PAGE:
MILLBURN, NJ—In 2010 New Jersey decided to have students in its public schools meet the nationwide educational yardsticks known as the Core Curriculum standards.
Many of the questions at Sunday’s open forum sponsored by the Millburn Board of Education centered on state mandates for the standards and the online PAARC (Partnership for Assessment of Readiness of College and Careers) of student achievement that soon will become a part of public elementary and secondary education statewide.
Millburn Assistant Superintendent of Schools for Curriculum and Instruction Christine Burton said at the forum that curricula in language arts and mathematics were the first subject areas to fall under the core corriculum standards and science soon will follow. She added that PAARC testing will begin in state schools in 2015.
One of the concerns about the new standards, according to board president Jeffrey Waters, is that, like many state mandates, it could “crowd out” many other areas both in professional development and in curriculum that the Millburn schools wish to address.
Burton pointed out that curricula in the target subjects often will have to be completely rewritten because, even in the first grade, the state will expect students to meet standards before they advance to the next grade. One of the effects of this in Millburn, she noted, is that the kindergarten-to-fifth grade mathematics curriculum is being completely reworked.
Eventually, she said, science courses in kindergarten to 12th grade will “be coming down the pike.”
The assistant superintendent added that, because teacher evaluations will have a greater connection to student progress, more of teacher professional development training has to be reworked to tie into the implementation of the new curriculum yardsticks.
One resident wanted to know if the core curriculum standards were, in fact, centralizing the power over education in the state and taking it away from local control.
Superintendent of Schools James Crisfield replied that superintendents throughout the state had tried to make Trenton officials aware of the cost of imposing the new standards, especially the “opportunity costs” lost from other educational areas.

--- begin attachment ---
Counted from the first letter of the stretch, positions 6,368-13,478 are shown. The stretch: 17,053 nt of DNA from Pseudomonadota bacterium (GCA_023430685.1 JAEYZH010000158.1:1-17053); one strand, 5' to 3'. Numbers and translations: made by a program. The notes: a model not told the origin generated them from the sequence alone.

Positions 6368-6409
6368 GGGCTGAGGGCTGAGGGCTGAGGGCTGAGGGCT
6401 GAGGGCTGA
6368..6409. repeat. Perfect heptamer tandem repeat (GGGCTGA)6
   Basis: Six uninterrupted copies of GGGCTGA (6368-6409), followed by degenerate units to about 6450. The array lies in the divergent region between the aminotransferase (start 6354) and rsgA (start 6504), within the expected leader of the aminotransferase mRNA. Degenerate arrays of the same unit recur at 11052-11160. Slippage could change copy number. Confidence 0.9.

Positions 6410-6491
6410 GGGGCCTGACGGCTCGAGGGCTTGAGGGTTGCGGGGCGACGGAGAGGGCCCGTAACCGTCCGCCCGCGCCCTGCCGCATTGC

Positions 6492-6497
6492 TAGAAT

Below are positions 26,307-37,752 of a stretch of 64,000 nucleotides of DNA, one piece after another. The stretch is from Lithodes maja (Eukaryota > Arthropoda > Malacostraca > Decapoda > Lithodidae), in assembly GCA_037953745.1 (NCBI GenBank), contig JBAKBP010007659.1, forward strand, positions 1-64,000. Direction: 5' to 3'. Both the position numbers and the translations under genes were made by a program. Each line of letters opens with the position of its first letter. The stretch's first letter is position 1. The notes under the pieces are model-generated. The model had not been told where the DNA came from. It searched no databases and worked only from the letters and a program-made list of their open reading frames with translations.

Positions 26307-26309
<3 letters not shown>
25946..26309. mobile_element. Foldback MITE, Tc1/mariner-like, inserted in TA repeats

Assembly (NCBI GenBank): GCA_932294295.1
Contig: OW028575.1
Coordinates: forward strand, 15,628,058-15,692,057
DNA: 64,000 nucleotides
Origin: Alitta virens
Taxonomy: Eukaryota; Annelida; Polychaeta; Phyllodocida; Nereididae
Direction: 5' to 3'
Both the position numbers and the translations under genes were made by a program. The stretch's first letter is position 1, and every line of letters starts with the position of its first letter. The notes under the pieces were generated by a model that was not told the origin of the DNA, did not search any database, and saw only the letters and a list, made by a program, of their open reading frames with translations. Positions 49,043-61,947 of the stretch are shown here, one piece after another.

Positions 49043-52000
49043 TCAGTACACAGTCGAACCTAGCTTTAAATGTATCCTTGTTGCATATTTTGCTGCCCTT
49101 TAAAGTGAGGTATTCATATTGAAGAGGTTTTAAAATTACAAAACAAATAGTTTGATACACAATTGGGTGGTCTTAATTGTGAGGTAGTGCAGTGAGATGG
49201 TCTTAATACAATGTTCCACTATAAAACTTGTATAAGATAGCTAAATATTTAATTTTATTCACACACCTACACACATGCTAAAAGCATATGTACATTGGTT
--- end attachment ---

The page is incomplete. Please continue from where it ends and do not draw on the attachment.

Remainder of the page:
One of the problems, Crisfield said, is that many of those in the legislature, who make the final decision on implementation of the standards do not have educational backgrounds and tend to support “one size fits all” solutions that may help districts in Newark or Camden but do not work as well in Millburn.
Asked if this, in fact, would result in the “dumbing down” of academics in Millburn-Short Hills, the superintendent said the skills and expectations outlined in the Core Curriculum were in fact more rigorous than those previously in place.
He added that this also is demonstrated in the PAARC assessments where, for example, students will be required to explain their answers and demonstrate critical thinking skills rather than just repeating back what they have been taught.
Replying to a question from resident Dave Siegel, Crisfield said core curriculum and the PAARC assessment process probably would not add to budgets by “requiring more bodies” but there could be a budgetary cost for more time required for training. He added thar time probably would, for example, be taken away from teachers observing other teachers and allow for less extensive explanation of new technology.
“We will have to react to the state’s priorities rather than our own,” the Millburn school leader noted.
Burton added that, because of time required to “running the buildings,” increased teacher evaluation requirements also meant more time would have to be spent after school on these activities, while Crisfield also pointed out that the state still expects, for example, programs on suicide prevention and updating individual education plans for special education students to be completed in addition to the increased curriculum and testing requirements,
The superintendent did say he would be requesting that the position of kindergarten-to-12th-grade curriculum supervisor be restored to take some of those responsibilities off Burton’s shoulders.
Waters noted the position had been deleted from the school budget when the state completely eliminated the township district’s state aid and the high school currently has department heads who also teach three or four classes.
He said the curriculum supervisor position is one which he personally believes, if reinstated, it should keep.